The election of Emmanuel Macron to the French Presidency has given the world a great sigh of relief, certainly that's the reaction in the Beehive.
The past year in politics has seen the world turned on its head with the unpredictable happening, first with the British voting to exit Europe and then with the unthinkable, the boorish Donald Trump becoming President of the United States.
The handsome 39 year old Frenchman has brought some sanity to a troubled political world.
Even Bill English, who a year ago would never have thought he'd be leading this country now, has reflected on the French election saying we approached the uncertainty around the world with naive kiwi optimism, that the world wasn't going to turn inward and protectionist, or xenophobic. He reckons Macron's election was a bit of a reaction against that kind of talk.
For our Prime Minister that's wishful thinking, not just on a more liberal trade message out of Paris, but that a kind of measured reason can transpire in an election and that the far right, wall-building mentality of Macron's far right opponent Marine le Pen doesn't prevail.
On a person level though, the new French President is unusual. The 15 year old Emmanuel fell in love with his drama teacher Brigitte, 24 years his senior, and who was already married and who had three children, one of whom was a classmate of her now husband. His parents sent him to Paris to finish school in an attempt to break up their relationship but to no avail. She divorced her husband in 2006 and married Macron the following year.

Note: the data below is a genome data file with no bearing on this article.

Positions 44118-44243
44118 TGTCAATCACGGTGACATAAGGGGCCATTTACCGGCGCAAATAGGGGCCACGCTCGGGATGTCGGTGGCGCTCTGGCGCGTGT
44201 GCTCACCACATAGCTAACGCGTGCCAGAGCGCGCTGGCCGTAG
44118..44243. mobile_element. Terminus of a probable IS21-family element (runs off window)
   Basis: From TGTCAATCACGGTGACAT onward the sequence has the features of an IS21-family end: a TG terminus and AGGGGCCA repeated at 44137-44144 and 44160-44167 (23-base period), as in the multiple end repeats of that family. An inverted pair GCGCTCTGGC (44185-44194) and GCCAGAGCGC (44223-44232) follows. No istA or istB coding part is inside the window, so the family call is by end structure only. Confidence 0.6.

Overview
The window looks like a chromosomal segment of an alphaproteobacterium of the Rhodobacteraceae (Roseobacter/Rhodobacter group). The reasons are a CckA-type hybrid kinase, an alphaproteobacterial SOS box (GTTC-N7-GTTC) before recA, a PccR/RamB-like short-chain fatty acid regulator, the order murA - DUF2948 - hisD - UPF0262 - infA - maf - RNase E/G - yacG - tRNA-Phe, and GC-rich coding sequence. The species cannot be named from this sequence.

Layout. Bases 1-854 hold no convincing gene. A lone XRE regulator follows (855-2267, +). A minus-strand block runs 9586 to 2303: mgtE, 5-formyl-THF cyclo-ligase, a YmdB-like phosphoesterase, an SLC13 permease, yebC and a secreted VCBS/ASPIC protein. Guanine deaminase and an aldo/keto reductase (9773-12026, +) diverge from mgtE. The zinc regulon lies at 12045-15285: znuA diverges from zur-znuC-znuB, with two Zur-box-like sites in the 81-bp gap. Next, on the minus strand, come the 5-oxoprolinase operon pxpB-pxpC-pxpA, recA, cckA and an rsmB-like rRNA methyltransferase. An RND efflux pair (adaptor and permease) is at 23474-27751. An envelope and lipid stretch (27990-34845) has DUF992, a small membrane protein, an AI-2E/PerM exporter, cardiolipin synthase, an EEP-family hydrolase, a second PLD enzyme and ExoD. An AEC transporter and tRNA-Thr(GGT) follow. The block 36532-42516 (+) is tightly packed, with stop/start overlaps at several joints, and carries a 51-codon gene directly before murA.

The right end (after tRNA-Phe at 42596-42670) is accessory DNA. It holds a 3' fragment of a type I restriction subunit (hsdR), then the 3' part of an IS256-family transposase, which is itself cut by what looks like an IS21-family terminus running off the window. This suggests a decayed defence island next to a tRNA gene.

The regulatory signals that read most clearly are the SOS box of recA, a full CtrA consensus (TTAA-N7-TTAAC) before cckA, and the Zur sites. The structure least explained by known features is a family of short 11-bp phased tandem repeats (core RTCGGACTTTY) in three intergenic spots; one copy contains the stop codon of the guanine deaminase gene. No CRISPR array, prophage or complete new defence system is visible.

In this country a teacher in a relationship with a student would certainly face disciplinary action, at the very least.
But for French Presidents it would seem anything goes. The outgoing President Francois Hollande was once photographed, face hidden behind his scooter helmet, visiting the apartment of a much younger actress, and earlier Presidents shocked their nation with clandestine liaisons with one even crashing into a milk cart at dawn with his mistress in tow which saw his ratings soar because of the chivalry shown by him driving her home!
So Macron's private life isn't seen as an impediment but now attention turns his political life.
The French National Assembly elections are next month and his political party which he founded only a year ago is expected to do well, well enough to confirm the President's power is the question. If it does it's yet another kick in the guts for the political establishment, which should give Bill English pause for thought.